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'File 9/4 Bahrain Reforms. Introduction of Reforms in Bahrain' [‎4r] (24/224)

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The record is made up of 1 volume (98 folios). It was created in 30 Dec 1921-27 Jul 1924. It was written in English. The original is part of the British Library: India Office The department of the British Government to which the Government of India reported between 1858 and 1947. The successor to the Court of Directors. Records and Private Papers.

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the very large foreign elemetit is rapidly becoming more enlightened, the oppres
sion of the ruling family is greater than would be tolerated among tribal Arabs,
who are in a position to take the law into their own hands when unusually dis
satisfied.
C. K. DALY, Major, I.A.,
Political Agent A mid-ranking political representative (equivalent to a Consul) from the diplomatic corps of the Government of India or one of its subordinate provincial governments, in charge of a Political Agency. , Bahrain,
Serial No. 3.
No. 24-S., dated Bushire, the 6th (received the 17th) January 1922.
From—The Hon'ble Lieutenant-Colonel A. P. Trevor, C.S.I., C.I.E., Political
Resident in the Persian Gulf Historically used by the British to refer to the sea area between the Arabian Peninsula and Iran. Often referred to as The Gulf or the Arabian Gulf. .
Subject :— Tyranny of the Shaikh of Bahrain and hisjamily over Bahrain subjects.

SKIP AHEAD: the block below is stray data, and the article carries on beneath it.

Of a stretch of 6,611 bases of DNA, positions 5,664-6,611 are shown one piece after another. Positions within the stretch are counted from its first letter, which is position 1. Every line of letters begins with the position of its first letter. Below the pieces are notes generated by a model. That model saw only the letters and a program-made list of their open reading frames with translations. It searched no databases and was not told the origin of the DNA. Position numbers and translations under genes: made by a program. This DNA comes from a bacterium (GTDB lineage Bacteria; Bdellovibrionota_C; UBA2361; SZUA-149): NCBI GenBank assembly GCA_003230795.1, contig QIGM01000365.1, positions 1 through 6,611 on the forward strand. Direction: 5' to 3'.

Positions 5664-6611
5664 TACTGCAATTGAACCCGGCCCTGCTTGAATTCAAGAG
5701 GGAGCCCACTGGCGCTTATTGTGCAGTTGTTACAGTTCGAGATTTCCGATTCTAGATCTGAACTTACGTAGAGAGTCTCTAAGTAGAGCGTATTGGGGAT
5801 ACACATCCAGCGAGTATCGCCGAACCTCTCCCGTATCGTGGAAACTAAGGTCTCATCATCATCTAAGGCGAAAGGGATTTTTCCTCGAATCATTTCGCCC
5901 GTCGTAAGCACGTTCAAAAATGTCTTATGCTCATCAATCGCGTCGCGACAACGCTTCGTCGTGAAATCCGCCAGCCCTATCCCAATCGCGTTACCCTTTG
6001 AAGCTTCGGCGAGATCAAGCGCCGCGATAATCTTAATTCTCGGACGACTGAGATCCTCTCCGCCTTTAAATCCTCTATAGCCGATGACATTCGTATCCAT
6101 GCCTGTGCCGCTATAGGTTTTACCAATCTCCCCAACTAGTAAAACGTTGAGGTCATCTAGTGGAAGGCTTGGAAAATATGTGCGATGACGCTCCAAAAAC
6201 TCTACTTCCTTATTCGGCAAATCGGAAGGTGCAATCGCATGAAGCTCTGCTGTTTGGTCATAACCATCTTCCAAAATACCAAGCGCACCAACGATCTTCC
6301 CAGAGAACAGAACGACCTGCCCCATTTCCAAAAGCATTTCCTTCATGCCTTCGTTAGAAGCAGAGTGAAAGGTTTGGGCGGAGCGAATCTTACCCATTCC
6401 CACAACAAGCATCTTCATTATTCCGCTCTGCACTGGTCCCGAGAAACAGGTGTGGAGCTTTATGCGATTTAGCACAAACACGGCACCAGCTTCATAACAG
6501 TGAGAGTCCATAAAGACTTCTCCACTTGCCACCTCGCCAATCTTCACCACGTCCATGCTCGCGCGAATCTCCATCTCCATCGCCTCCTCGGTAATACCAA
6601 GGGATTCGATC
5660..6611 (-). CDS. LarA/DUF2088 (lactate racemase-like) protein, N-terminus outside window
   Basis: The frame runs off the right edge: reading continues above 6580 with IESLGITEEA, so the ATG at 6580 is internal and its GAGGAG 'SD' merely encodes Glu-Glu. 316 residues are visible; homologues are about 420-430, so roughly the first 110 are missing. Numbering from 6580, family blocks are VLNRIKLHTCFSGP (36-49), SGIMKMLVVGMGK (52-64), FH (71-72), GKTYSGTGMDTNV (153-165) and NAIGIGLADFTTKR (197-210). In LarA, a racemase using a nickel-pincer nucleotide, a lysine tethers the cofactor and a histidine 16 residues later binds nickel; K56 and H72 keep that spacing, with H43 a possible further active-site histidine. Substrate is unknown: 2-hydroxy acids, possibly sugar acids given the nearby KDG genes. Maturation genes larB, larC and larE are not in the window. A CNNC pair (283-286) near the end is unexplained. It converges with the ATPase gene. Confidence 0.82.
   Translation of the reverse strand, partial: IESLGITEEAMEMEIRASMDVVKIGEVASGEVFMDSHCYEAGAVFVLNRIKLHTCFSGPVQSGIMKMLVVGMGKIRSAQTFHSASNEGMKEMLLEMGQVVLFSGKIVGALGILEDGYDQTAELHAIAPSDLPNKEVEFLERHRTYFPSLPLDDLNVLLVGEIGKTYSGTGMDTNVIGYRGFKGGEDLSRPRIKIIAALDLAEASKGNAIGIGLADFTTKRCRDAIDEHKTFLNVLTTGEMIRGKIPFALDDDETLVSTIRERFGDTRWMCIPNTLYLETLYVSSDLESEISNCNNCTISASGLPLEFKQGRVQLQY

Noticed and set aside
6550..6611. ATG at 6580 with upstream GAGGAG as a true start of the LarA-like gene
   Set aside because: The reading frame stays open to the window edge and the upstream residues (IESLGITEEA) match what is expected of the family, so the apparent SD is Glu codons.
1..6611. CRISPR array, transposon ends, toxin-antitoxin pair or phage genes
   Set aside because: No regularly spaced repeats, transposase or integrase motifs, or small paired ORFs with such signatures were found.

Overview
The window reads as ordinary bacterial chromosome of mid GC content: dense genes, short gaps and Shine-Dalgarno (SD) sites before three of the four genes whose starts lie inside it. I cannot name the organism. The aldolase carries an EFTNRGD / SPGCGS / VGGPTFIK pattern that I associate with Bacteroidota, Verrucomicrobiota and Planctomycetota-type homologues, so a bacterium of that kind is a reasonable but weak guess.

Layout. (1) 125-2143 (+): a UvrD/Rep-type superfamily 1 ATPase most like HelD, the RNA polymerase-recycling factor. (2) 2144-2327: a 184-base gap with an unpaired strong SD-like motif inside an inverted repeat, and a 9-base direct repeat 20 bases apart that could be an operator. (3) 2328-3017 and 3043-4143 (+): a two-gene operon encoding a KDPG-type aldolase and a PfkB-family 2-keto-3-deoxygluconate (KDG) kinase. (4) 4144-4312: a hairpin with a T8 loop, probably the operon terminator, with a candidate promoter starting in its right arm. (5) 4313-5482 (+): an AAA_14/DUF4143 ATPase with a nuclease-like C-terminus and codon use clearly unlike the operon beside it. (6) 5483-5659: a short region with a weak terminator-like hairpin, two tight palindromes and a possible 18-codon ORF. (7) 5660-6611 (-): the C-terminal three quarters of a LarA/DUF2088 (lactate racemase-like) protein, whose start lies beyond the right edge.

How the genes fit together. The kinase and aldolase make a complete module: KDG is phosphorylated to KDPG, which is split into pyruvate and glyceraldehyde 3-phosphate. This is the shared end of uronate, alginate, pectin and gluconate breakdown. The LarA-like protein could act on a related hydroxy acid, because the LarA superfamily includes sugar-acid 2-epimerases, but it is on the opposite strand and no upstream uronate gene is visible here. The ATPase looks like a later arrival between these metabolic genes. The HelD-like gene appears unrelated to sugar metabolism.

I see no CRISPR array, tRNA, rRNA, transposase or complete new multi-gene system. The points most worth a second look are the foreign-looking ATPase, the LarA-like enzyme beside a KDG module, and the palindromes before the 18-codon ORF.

In my letter No. 496-S., dated 30th December regarding the tyranny of the
Shaikh of Bahrain over his subjects, I stated that I had requested the Political
Agent to forward to me notes of a few of the more glaring cases of oppression, and
I now have the honour to submit for the information of the Government of India,
a copy of his memorandum giving particulars of certain cases of oppression of
various sorts.
Case No. 6 was reported to the Government of India in my letter No. 272 -S.,
dated 21st September 1920. Case No. 16 was the one alluded to in my letter
above-mentioned as having been reported to me at the interview on 21st Decem
ber ; in describing the case I inadvertently stated that Shaikh Khalid was the
offender instead of Shaikh Hamud bin Subah. I regret that I should have made
this mistake, but the main facts are correct, and the case is a very glaring one.
It will be noticed that Shaikh Abdulla is responsible for many of the acts of
oppression. Just before and during the early part of the war Shaikh Abdulla
seemed to be the most intelligent and progressive of the Shaikh's sons ; when I was
at Bahrain he was helpful in the matter of the landing arrangements, and when
Colonel (then Captain) Keyes was Political Agent A mid-ranking political representative (equivalent to a Consul) from the diplomatic corps of the Government of India or one of its subordinate provincial governments, in charge of a Political Agency. at the beginning of the war he